Given those conditions, should the teensy++ be able to handle the task Vs every 1uSec?

Actually i got that wrong, i think it does need to send out a 4-bit parallel code every 1us. Its just does so using 3 nibbles over a 3uSec period (touch data -> octave data -> note data (c# to c).

Maybe i’ll have to create an array to speeed things up.

That being said, no one plays keyboard at that rate, its more for communication timing when a note is detected.
That's a very unusual and very fast interface for a musical instrument.

If it really is sending 4 bits (so 5 signals, CLK and D0 to D3...) every microsecond, you're probably going to need a much faster board. Probably best to plan on using Teensy 3.6. Of course, design your circuitry to convert to 3.3V signals, since Teensy 3.6 is not 5V tolerant.
I think the engineers at Yamaha were overachievers ;)

I’m wondering though, if i setup a 8-bit array already prefilled with the code corresponding to the key (c# to c) and octave data, shouldn’t a 16mhz board be fast enough? How many cycles does it take to read an array value and apply, say, a bitwise AND operation to write those values to four digital i/o’s?

Read 8-bit array value -> bitwise AND x4 every 1 uSec.

Sorry if this is a braindead question, I’m just trying to understand how certain things apply to clock cycles. Like the teensy++ 2.0 can handle 16 instructions every 1uSec, are bitwise operations performed in 1 cycle? How long does it take to read a const array value?

Thanks, ive never coded using dev boards, only computers that are +200x faster so i’m in new territory ;)
shouldn’t a 16mhz board be fast enough?

No, probably not fast enough.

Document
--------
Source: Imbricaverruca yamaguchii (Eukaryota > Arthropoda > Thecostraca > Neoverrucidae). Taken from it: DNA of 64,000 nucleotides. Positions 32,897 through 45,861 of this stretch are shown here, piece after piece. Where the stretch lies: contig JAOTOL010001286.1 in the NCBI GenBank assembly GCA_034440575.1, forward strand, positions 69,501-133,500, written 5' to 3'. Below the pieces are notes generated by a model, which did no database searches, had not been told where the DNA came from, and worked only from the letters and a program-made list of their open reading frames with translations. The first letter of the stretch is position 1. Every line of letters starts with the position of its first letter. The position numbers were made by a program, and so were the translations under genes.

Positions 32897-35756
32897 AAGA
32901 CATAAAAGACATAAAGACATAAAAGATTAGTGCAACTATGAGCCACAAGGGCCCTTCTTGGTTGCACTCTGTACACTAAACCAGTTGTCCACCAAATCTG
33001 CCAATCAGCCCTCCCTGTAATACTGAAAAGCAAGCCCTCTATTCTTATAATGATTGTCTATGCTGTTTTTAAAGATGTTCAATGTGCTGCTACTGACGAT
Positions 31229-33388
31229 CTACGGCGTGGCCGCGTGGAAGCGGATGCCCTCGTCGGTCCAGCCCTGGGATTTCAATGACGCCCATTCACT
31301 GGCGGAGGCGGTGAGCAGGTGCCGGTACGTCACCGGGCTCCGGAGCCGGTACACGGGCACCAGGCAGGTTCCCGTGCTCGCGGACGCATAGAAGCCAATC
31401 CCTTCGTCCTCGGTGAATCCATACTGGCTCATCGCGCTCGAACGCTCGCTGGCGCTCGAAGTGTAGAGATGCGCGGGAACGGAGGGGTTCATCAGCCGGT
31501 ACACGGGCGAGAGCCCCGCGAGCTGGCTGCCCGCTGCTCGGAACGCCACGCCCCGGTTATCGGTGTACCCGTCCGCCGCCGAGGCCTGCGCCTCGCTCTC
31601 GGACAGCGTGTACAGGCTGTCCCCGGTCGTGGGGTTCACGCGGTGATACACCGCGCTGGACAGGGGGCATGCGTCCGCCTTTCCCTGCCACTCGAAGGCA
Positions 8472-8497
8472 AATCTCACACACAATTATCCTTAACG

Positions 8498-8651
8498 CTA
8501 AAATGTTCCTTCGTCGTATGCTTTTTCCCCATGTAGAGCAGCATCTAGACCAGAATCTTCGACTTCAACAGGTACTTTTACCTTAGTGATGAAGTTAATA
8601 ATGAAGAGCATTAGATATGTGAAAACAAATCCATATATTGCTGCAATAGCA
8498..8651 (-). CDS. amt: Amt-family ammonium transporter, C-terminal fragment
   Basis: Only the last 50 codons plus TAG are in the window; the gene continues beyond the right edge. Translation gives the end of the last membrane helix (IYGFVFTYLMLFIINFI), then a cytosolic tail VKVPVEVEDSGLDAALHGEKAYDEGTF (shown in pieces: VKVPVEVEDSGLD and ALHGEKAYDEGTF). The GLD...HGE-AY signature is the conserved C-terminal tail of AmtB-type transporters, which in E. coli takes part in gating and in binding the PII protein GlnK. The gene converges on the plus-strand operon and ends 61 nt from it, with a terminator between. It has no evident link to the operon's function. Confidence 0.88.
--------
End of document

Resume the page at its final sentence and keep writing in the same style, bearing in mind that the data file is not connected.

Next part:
How many cycles does it take to read an array value and apply, say, a bitwise AND operation to write those values to four digital i/o’s?

The only way to really know the answer is to compile the code, then look at the assembly listing, and check how many cycles each instruction really takes.

In Arduino, click File > Preferences to turn on verbose output while compiling. Then look at the messages after compiling to figure out the temporary directory where Arduino compiled your code. Look in that location for the .LST file.

Near the end of the datasheet is a list of all AVR instructions and how many cycles each takes.

Thanks, ive never coded using dev boards, only computers that are +200x faster so i’m in new territory ;)

I can tell you from many years of experience, doing this with a 16 MHz 8 bit AVR chip will be extremely difficult. I'm not saying "impossible", though it might be, depending on many small details. My general advice, first and foremost is to really confirm the actual requirements. But if it is truly is as you've said, I would advise using a much faster microcontroller.